Posthumous names were typically given to prominent people after their death, and have positive values ascribed to them.

The Goh brothers relayed the good news to Mr Sng, who informed his relatives.

Yesterday, five of Ann Siang's great-great-grandsons trekked through the forest to pay their respects at his grave, a day before the 120th anniversary of his death today.

Mr Lee arrived from Perth to join Mr Anthony Sng, Mr Alphonsus Sng and their cousins - lecturer Allan Chia, 51, and engineer Raphael Farid Jamaludin, 42. It was the first time Mr Jamaludin and Mr Lee had met their cousins.

Also with them were the Goh brothers and several other Bukit Brown enthusiasts.

Standing in front of the grave, Mr Sng said: "Just imagine, 120 years ago the children of Ann Siang were standing here. Today, we are here. It's a great honour."

At the start, he knew only 62 family members, from his grandfather's line. To date, he has found another 109 members in his family tree.

Said Mr Alphonsus Sng: "I hope this inspires other families to trace their own family heritage, and know the experiences and challenges their ancestors faced."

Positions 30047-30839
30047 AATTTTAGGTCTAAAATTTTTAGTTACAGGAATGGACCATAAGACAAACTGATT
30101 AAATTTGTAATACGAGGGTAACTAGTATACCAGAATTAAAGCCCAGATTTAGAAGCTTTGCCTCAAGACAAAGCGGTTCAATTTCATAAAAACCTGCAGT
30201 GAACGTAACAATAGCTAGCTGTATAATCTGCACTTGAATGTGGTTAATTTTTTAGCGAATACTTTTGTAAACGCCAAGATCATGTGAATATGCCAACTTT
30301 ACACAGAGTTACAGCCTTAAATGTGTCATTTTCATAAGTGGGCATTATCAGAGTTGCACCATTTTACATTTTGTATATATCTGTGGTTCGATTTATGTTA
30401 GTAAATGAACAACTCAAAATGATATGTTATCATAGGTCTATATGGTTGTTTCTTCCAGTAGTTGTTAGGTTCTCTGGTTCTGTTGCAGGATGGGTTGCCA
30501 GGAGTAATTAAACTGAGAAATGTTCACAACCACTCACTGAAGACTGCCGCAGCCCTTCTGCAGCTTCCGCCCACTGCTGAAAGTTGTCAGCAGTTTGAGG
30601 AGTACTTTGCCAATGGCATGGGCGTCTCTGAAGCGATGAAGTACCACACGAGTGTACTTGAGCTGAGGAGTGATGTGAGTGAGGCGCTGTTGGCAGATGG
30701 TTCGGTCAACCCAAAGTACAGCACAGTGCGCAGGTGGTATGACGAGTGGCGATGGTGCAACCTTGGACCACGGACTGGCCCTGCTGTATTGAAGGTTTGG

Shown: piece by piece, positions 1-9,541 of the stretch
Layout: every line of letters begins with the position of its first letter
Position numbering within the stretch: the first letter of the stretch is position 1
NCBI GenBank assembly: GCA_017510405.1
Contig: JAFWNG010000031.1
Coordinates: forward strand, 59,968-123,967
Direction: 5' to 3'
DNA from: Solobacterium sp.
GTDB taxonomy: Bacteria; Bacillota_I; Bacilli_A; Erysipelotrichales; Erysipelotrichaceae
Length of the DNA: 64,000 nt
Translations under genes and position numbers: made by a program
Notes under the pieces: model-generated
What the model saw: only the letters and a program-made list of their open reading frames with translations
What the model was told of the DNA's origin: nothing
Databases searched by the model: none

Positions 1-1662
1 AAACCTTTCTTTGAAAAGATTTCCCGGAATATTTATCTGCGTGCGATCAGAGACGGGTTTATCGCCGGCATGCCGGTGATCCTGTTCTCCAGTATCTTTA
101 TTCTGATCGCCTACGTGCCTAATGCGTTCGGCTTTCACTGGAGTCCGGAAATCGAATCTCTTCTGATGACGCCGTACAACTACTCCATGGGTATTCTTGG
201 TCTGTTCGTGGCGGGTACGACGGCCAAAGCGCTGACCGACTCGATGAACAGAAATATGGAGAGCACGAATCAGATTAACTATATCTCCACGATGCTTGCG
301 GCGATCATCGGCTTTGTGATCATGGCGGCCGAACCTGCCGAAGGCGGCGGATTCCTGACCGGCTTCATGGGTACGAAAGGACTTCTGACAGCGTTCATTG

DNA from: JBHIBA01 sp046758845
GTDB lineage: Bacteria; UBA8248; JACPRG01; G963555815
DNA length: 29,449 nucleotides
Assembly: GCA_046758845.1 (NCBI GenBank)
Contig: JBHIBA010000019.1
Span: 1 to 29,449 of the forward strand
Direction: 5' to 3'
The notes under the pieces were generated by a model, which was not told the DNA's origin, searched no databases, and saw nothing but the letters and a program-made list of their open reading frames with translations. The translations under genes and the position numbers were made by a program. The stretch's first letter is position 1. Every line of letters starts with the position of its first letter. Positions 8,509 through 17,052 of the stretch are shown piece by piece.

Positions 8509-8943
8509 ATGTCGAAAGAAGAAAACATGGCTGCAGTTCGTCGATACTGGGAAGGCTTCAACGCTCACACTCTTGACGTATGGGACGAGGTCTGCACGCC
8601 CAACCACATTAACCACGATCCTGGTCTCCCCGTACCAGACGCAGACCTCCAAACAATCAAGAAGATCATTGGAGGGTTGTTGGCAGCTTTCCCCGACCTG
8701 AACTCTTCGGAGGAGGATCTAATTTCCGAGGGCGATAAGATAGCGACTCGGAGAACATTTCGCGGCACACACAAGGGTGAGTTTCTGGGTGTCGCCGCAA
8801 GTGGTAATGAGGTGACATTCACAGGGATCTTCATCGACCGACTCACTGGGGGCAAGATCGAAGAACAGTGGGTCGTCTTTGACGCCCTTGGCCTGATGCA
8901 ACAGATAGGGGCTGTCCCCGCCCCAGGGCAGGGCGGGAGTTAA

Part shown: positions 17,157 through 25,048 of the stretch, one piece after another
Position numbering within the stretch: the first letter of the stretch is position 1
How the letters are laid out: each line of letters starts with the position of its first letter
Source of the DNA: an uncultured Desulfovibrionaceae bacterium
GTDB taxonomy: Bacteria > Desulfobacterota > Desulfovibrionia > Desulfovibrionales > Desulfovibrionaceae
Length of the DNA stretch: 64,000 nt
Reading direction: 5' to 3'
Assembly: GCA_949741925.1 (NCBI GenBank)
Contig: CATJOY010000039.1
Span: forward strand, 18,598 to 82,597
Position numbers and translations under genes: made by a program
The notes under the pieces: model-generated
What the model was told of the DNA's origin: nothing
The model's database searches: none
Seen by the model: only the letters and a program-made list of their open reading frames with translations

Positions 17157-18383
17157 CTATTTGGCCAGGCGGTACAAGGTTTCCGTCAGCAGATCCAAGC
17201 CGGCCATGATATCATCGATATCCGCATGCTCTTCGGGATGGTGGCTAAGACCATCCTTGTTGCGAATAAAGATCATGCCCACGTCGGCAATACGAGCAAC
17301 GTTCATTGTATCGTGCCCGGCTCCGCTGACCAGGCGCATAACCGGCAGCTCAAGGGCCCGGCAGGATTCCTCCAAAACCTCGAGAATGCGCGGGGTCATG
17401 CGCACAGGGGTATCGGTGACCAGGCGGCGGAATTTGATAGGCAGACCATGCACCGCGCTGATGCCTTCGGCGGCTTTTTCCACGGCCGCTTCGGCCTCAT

Three other graves have yet to be found within the private burial ground. They are thought to be the tombs of their ancestor's wife, his second son and his eldest daughter.

Mr Sng said he and his relatives will discuss what comes next, now that the tomb has been found.

The family has already engaged a tomb keeper to clean the graves of Ann Siang's two sons in Bukit Brown, and is likely to do the same here.

Said Mr Sng: "The general consensus is that the grave needs to be cleaned up, and maybe build an access route so other members can visit in the future."



ANN SIANG HILL NAMED AFTER WEALTHY PIONEER


Chia Ann Siang was a wealthy Malacca-born Hokkien sawmiller who became one of the leading merchants of his time.

There are two different records of his age. One states that he was born in 1834 and died at age 58, while a book by Song Ong Siang says Ann Siang was born in 1832.

He was one of merchant Chia Poh Eng's many sons.

At the age of 16, he joined British firm Boustead and Company, which traded in commodities such as natural resources, spices and silk.

After eight years on the job, he was promoted to chief produce storekeeper.

While at Boustead, he became a partner of the firm Geok Teat and Company in 1863. He retired in 1890 after 42 years in the company, during which he built up a fortune. He then went into the timber business.

At his death in 1892, Ann Siang was a wealthy man and a landowner on a large scale.

His legacy lives on at Ann Siang Hill, which has restored shophouses today.

The hill was originally named Scott's Hill after its owner Charles Scott, and then Gemmill's Hill when auctioneer John Gemmill took over the house.

When Ann Siang came along and bought part of the hill, it took on its present name, Ann Siang Hill.

roysim@sph.com.sg